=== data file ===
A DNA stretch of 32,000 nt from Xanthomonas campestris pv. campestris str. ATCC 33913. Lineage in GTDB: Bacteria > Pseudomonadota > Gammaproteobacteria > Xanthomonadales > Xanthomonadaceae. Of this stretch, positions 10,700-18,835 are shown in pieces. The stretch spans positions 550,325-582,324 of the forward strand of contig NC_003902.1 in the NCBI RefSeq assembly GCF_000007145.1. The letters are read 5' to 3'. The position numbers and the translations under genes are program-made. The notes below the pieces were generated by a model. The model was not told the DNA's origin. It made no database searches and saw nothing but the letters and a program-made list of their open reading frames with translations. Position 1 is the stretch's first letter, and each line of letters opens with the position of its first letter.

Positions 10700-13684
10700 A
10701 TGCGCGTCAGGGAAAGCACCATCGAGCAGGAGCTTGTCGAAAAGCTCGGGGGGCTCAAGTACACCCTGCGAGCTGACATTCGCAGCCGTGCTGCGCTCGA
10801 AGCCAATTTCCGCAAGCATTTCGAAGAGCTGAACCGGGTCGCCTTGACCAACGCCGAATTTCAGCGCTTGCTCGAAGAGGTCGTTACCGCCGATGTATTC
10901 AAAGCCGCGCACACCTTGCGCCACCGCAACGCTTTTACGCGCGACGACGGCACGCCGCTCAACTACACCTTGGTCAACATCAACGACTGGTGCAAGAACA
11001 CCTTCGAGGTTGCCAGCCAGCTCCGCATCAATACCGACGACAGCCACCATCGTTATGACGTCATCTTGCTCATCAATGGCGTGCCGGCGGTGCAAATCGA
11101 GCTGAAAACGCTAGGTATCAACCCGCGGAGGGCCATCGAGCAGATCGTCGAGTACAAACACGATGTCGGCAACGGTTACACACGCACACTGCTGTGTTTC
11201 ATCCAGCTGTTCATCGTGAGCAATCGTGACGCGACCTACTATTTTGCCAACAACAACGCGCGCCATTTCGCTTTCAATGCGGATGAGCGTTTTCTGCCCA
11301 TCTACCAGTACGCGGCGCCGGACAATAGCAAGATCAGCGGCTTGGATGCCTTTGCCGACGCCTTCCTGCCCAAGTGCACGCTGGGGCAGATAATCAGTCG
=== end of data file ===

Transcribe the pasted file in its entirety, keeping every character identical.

A DNA stretch of 32,000 nt from Xanthomonas campestris pv. campestris str. ATCC 33913. Lineage in GTDB: Bacteria > Pseudomonadota > Gammaproteobacteria > Xanthomonadales > Xanthomonadaceae. Of this stretch, positions 10,700-18,835 are shown in pieces. The stretch spans positions 550,325-582,324 of the forward strand of contig NC_003902.1 in the NCBI RefSeq assembly GCF_000007145.1. The letters are read 5' to 3'. The position numbers and the translations under genes are program-made. The notes below the pieces were generated by a model. The model was not told the DNA's origin. It made no database searches and saw nothing but the letters and a program-made list of their open reading frames with translations. Position 1 is the stretch's first letter, and each line of letters opens with the position of its first letter.

Positions 10700-13684
10700 A
10701 TGCGCGTCAGGGAAAGCACCATCGAGCAGGAGCTTGTCGAAAAGCTCGGGGGGCTCAAGTACACCCTGCGAGCTGACATTCGCAGCCGTGCTGCGCTCGA
10801 AGCCAATTTCCGCAAGCATTTCGAAGAGCTGAACCGGGTCGCCTTGACCAACGCCGAATTTCAGCGCTTGCTCGAAGAGGTCGTTACCGCCGATGTATTC
10901 AAAGCCGCGCACACCTTGCGCCACCGCAACGCTTTTACGCGCGACGACGGCACGCCGCTCAACTACACCTTGGTCAACATCAACGACTGGTGCAAGAACA
11001 CCTTCGAGGTTGCCAGCCAGCTCCGCATCAATACCGACGACAGCCACCATCGTTATGACGTCATCTTGCTCATCAATGGCGTGCCGGCGGTGCAAATCGA
11101 GCTGAAAACGCTAGGTATCAACCCGCGGAGGGCCATCGAGCAGATCGTCGAGTACAAACACGATGTCGGCAACGGTTACACACGCACACTGCTGTGTTTC
11201 ATCCAGCTGTTCATCGTGAGCAATCGTGACGCGACCTACTATTTTGCCAACAACAACGCGCGCCATTTCGCTTTCAATGCGGATGAGCGTTTTCTGCCCA
11301 TCTACCAGTACGCGGCGCCGGACAATAGCAAGATCAGCGGCTTGGATGCCTTTGCCGACGCCTTCCTGCCCAAGTGCACGCTGGGGCAGATAATCAGTCG